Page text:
Archive for January, 2009
One of the deepest potential conflicts in every society is the conflict between the roles we have as workers versus consumers. As a consumer, we want the best product or service at the lowest cost, and, if we have unique needs, we want those unique needs addressed at no additional cost. We want the worker who is serving us to go the extra mile, and we only want to pay top dollar for exceptional service.
The worker role can be made consistent with our consumer role with exceptional management by those who lead the workers providing us with the products and services, whether those leaders are managers or, in the case of a unionized work force, union leaders. Too often, however, the path of least resistance for a product or service provider is to design or allow the design of their processes for the convenience of the worker at the expense of the consumer.
In two contexts, I have seen the complexity of changing information technology systems and organizational processes. I focus on this issue because many business and government reforms, such as health care reform, require both IT and process change.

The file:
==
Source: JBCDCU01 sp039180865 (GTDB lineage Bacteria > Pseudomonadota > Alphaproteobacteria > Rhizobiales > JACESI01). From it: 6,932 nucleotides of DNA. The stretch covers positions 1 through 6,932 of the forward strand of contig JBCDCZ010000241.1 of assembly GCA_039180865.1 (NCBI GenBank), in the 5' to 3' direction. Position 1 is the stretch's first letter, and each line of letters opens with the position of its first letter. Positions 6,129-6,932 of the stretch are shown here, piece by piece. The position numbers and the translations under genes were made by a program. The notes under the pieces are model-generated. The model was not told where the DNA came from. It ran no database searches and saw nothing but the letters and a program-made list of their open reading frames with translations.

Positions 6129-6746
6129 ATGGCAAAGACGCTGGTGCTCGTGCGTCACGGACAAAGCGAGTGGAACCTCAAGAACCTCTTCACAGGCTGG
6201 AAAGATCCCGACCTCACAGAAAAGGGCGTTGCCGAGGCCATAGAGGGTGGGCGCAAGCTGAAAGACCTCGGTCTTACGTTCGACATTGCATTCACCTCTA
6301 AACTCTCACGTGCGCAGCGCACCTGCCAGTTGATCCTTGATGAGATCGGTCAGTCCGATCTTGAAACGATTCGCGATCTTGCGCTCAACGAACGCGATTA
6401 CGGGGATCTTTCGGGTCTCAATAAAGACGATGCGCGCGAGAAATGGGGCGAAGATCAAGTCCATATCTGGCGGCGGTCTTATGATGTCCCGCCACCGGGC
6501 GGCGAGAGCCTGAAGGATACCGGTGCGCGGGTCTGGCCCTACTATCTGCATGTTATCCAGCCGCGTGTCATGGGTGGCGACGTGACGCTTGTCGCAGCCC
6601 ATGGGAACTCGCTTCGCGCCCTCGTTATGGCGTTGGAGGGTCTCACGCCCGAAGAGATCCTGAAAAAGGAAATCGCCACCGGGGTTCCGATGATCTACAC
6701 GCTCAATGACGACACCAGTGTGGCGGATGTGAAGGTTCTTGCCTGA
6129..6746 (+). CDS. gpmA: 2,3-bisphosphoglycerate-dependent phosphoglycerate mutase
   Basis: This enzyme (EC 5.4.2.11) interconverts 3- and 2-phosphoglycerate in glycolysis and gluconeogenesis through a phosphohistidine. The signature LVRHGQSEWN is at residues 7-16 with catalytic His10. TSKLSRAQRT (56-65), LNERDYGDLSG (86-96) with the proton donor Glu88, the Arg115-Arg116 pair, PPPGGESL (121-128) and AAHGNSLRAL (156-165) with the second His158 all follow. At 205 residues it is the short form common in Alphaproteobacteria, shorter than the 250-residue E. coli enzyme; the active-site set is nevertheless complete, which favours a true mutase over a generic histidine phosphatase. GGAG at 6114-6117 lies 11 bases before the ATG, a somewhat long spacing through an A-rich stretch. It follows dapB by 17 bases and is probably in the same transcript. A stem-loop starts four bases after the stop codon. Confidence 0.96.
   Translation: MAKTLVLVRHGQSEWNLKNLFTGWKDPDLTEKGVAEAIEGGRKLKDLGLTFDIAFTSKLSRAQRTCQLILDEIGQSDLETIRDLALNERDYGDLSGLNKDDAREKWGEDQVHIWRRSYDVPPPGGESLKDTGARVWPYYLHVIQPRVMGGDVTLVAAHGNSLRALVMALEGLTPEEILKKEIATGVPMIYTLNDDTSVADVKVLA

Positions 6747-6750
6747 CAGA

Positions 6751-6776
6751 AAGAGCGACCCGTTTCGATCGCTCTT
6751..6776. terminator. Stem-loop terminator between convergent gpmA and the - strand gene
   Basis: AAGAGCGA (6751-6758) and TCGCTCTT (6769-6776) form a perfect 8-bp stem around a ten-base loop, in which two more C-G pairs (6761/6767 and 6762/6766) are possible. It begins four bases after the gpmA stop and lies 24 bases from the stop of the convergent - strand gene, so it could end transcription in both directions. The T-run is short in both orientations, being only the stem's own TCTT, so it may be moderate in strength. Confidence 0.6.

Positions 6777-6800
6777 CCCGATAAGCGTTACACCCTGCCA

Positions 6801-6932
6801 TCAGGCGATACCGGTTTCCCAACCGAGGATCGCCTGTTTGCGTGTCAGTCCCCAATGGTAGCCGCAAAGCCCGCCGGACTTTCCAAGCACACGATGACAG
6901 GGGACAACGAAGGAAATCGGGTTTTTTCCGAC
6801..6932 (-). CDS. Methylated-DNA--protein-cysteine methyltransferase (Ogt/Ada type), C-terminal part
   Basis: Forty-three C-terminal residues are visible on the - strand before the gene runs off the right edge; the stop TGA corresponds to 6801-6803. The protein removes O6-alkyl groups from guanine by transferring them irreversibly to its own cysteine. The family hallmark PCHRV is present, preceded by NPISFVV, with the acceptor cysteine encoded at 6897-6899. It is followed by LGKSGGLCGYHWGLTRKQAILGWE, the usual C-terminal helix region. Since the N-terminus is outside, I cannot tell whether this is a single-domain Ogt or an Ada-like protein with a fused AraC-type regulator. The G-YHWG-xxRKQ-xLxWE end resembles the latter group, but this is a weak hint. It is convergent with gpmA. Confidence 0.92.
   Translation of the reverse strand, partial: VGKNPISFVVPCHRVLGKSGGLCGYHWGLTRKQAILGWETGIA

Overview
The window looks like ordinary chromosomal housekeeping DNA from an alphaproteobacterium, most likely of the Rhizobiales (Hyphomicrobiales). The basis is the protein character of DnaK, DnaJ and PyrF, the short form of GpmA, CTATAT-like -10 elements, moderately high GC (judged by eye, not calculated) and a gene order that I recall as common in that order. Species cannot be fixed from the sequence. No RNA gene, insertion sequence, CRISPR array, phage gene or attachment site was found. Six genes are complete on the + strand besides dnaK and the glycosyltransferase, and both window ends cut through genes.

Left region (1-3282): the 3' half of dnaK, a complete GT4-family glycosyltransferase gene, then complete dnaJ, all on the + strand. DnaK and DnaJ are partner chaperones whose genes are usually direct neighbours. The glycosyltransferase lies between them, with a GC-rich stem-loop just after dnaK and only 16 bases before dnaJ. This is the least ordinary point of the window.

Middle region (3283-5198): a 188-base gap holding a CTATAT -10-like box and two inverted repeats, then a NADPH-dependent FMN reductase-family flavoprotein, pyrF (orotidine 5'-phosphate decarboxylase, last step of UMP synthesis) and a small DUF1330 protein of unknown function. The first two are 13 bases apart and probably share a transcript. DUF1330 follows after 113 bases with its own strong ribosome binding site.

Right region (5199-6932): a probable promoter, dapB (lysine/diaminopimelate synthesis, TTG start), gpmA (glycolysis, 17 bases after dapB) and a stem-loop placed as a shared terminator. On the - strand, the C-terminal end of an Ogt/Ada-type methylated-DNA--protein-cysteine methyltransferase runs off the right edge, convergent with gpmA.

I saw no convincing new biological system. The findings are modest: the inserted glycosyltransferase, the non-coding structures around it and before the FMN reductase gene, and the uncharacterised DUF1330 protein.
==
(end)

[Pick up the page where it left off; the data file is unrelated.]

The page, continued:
I saw a great deal of complexity and inflexibility built into the college application process, particularly the Common Application. Some complexity and inflexibility, particularly word and character limits for essays, reduce the number of pages overwhelmed admissions departments need to read, and help the reviewer determine whether applicants can write concisely. It was a great experience for my son to have to prioritize his messages to fit within these limits.
Less defensible are applications that eliminate the applicant’s ability to enter specific data relative to activities, awards, and work experiences. Some applications have menus from which the applicant can choose, but do not allow additional entries. This kind of design decision, while it makes processing easier, makes it harder for applicants to include unconventional and more diverse life experiences. (more…)